Skip to main content

Annie Finch on Lyric Subjectivity in the Work of a Poetess

Finch’s work on the tradition of sentimental poetry , and Lydia Sigourney in particular, in her article “The Sentimental Poetess in the World: Metaphor and Subjectivity in Lydia Sigourney’s Nature Poetry” positions 20th century poetry and its critics within a Romantic tradition of poetry which demands a certain subject position. Finch argues that the critical rejection of Sigourney and her fellow “poetesses” is culturally constituted by the expectations of the Romantic tradition, a tradition in which all things described or addressed in the poem serve as vehicles to illuminate the state of the subjectivity of the poem’s persona, rather than the conventionality of their religious or moral convictions, which more ego-driven male poets of the time also display even while such male poets continue to be paid critical attention as “serious.”

Finch explicitly connects such lyric personas as both authoritarian and gendered, suggesting that “This egocentric model of poetry is based on the male-defined poetic tradition of romanticism,” was either rejected by or not available to 19th century women poets, a tradition “within which many of the currently canonized female poets established themselves with great difficulty” (4). Finch argues that even those 19th century women poets of the canon “such as Rossetti, Barrett Browning, and Dickinson struggled with the desire to express a subjective romantic lyric authority even though it was impossible for them to adopt that role consistently or unambivalently” (4).

Finch then goes on to describe the sentimental poetry of Sigourney, illustrating through her readings of the poems how Sigourney’s poems approach the natural objects they describe as equal subjects to put in dialogue with the poetic self, sometimes even privileged over that self. Finch describes how this poetic reverses various hierarchies such as reason over emotion. Finch lavishes some attention on how such poetic “effacement” is created by the poet, describing how “metaphor is an indicator of the subject/object relation within a poem, and hence a synecdoche for the way a poet positions her or his poetic self in relation to the world the poem describes” (6). Finch contrasts Sigourney’s poetics with William Cullen Bryant’s speaker’s “appropriation” of nature (7), and suggests that even Sigourney’s metaphors are couched as questions to the natural subject, and refuse to be used as signs for the poet’s lyric subjectivity.

This work by Finch offers a way at looking at the subject position in relation to the ekphrasic object that connects poetics to an appropriative gaze. Second, Finch’s reading offers a way of contextualizing the female exphrasic gazer as an inheritor of a Romantic literary tradition which is often inhabited, as Rossetti, Barret Browning, and Dickinson did earlier, with some ambivalence about their authority in the poem and the creation of the lyric subject.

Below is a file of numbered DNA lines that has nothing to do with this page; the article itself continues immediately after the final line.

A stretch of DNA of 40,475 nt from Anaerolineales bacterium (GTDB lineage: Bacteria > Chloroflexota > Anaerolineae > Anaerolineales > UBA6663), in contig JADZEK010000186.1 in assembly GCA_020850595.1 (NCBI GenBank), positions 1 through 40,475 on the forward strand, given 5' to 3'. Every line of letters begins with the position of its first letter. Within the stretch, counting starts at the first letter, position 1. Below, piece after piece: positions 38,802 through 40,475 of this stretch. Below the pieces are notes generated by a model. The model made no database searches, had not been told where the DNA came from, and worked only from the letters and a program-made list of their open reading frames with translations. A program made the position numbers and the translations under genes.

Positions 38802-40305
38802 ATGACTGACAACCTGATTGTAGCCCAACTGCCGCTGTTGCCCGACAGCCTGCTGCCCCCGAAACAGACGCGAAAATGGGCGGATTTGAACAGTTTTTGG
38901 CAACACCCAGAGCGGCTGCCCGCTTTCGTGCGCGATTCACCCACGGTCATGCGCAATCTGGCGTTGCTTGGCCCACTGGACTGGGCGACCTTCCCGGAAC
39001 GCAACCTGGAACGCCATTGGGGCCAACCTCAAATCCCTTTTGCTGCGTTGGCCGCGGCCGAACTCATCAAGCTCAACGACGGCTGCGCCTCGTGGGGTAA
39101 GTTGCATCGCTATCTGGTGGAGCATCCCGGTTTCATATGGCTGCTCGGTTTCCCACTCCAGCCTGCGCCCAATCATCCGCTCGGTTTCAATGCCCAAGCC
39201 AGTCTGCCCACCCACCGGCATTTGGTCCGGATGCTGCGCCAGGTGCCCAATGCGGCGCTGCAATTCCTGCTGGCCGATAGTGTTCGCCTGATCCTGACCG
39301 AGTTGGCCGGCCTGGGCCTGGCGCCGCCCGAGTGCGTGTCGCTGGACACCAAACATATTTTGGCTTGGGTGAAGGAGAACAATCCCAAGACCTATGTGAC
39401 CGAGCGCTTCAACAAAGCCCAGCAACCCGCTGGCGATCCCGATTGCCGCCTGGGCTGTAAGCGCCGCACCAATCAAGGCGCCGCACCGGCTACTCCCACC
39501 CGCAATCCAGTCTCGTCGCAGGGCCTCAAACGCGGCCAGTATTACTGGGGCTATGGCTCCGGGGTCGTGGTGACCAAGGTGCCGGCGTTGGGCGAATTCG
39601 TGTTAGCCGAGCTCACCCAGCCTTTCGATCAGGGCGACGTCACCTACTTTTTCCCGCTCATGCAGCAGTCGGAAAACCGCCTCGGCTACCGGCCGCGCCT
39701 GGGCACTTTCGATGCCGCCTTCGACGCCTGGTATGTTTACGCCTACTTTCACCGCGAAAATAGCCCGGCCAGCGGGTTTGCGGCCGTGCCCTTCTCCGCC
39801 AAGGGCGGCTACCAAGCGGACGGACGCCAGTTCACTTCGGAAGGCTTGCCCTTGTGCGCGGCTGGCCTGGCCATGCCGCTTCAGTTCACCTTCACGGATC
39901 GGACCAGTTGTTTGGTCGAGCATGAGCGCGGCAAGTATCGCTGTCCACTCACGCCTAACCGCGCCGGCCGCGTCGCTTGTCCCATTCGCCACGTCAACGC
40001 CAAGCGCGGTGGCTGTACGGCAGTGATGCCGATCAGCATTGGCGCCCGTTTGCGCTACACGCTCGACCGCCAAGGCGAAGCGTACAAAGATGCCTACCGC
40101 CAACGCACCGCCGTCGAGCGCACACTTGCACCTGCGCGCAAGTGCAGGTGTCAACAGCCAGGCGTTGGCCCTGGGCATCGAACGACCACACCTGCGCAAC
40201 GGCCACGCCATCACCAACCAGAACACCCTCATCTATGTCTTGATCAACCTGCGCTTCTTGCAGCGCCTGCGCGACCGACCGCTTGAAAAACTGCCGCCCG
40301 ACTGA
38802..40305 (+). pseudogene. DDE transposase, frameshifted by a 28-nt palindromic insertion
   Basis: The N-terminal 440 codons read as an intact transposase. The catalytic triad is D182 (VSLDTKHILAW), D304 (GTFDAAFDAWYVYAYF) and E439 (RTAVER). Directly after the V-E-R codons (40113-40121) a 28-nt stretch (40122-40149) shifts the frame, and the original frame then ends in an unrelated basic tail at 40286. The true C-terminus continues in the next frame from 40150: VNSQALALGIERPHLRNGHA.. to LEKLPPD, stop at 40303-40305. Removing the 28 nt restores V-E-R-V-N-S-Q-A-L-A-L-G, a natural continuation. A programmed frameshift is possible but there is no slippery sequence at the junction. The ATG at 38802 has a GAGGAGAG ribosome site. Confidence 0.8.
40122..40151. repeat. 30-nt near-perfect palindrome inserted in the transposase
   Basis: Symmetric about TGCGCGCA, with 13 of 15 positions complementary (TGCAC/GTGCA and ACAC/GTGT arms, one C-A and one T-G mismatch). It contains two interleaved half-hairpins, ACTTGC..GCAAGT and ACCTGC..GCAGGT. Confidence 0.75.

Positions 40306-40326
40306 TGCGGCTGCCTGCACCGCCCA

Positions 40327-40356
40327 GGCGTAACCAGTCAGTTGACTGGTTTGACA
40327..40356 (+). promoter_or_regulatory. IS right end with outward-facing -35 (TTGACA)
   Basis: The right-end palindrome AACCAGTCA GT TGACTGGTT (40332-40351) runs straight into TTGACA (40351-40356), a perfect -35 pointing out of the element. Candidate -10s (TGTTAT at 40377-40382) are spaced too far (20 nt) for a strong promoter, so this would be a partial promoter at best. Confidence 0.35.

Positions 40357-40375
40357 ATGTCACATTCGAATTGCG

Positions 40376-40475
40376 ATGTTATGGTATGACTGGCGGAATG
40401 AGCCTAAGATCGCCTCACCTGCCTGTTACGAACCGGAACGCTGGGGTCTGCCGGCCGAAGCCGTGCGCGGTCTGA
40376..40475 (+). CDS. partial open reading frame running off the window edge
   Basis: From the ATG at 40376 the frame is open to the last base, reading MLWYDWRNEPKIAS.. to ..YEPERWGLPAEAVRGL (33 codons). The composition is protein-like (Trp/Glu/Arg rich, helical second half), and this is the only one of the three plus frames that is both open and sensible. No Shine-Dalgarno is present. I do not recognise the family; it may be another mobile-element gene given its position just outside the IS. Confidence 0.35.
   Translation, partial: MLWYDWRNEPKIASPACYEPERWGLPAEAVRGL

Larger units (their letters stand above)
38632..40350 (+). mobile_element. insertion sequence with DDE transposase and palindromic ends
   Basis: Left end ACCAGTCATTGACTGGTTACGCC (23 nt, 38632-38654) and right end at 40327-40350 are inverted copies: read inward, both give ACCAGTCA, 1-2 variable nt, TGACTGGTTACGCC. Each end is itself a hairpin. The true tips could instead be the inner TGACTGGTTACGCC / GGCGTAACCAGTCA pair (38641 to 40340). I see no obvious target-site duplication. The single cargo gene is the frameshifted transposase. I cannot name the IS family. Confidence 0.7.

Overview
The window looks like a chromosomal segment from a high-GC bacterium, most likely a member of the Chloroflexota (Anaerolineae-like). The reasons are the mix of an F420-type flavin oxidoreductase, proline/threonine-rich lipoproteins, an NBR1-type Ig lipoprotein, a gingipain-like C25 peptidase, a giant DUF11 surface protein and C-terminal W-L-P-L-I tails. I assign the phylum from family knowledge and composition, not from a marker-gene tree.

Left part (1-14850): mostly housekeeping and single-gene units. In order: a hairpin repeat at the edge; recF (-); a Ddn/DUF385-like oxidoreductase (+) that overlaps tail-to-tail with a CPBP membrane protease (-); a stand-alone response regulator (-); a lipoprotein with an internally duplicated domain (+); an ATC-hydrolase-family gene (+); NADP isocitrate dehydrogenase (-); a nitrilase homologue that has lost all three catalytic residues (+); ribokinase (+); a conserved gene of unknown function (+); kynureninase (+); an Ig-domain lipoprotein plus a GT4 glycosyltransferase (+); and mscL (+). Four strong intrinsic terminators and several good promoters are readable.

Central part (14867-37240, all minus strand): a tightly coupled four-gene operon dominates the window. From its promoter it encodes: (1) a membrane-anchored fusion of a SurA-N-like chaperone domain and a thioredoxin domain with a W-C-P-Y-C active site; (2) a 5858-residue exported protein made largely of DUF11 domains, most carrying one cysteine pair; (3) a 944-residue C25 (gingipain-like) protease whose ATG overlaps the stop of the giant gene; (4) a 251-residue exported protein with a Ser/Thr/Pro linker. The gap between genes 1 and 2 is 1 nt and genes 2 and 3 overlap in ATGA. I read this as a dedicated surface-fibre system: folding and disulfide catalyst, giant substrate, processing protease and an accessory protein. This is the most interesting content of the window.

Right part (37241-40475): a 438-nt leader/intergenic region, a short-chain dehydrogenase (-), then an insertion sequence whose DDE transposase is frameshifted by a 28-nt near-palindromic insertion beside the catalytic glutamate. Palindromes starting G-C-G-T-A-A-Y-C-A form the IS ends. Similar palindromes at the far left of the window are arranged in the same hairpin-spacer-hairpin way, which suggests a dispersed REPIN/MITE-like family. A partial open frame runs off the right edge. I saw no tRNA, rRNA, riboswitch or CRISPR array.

Finch, Annie. “The Sentimental Poetess in the World: Metaphor and Subjectivity in Lydia Sigourney’s Nature Poetry.” Legacy 5.2 1988. Web. 9 Sep. 2012 JSTOR


Annie Finch said…
Meghan, just came across this because of your very funny comic book suggestion on my Facebook wall. I am so glad to see you engaging with this essay, because the knee jerk reaction against the poetess tradition and everything it stands for are still such powerful forces! Just last night, at the AWP conference, I was talking with some MA students about how the poetess tradition so frequently influences the poetry I see by women students. Being influenced by a tradition you don't acknowledge is an unstable, untenable position for a poet to be in, and the invisibility of the this tradition severely undermines some women poets.
Meghan Brinson said…
Annie, it's great to hear from you! I have to admit my own situatedness in the lyric tradition informs my reception of the poetesses as well! I'm so grateful to the feminist critics who point to the ways in which the romantic lyric tradition enables and perpetuates heirarchical modes of gazing (my MA focus) and strategies for challenging those modes. I'm taking a more critical approach to my own aesthetic values because of it--thank you for this! And I hope you like the comic!

Popular posts from this blog

Women and Myth: Margaret Atwood and Circe

Circe, by Wright Baker "One day you simply appeared in your stupid boat," "Circe/ Mud Poems," Margaret Atwood, from You Are Happy I was alerted to this poem series by Estella Lauter's great chapter, "Margaret Atwood: Remythologizing Circe" from Women as Mythmakers. If you have the Norton Anthology of Modern and Contemporary Poetry, there is an excerpt in Vol. 2. And here is some interesting discussion of the text as well.

Feminist Ekphrasis: Margaret Atwood and Manet's Olympia

Margaret Atwood confronts the male gaze directly in her poem, "Manet's Olympia."

Armantrout's Feminist Poetics and the Meaning of Clarity

Because it doesn't seem to exist in digital form AT ALL, here's my annotation for this totally foundation feminist poetics essay. Rae Armantrout’s foundational essay “Feminist Poetics and the Meaning of Clarity,” offers a way of understanding the social in experimental poetry that is critical of a particular type of lyric subjectivity, described as univocal, closed, Romantic, imperial, and appropriative. For Armantrout, the stable poetic subject is inherently appropriative, serving epiphany demanded by mainstream form, constructed by metaphor’s appropriative nature. Armantrout specifically calls out the type of poems that most agree constitute conventional poetry of witness: “The conventional or mainstream poem today is univocal, more or less plainspoken, short narrative, often culminating in a sort of epiphany” (Armantrout 288). Elaborating, Armantrout argues that “such a form must convey an impression of closure, and wholeness, no matter what it says” (288). Closure an…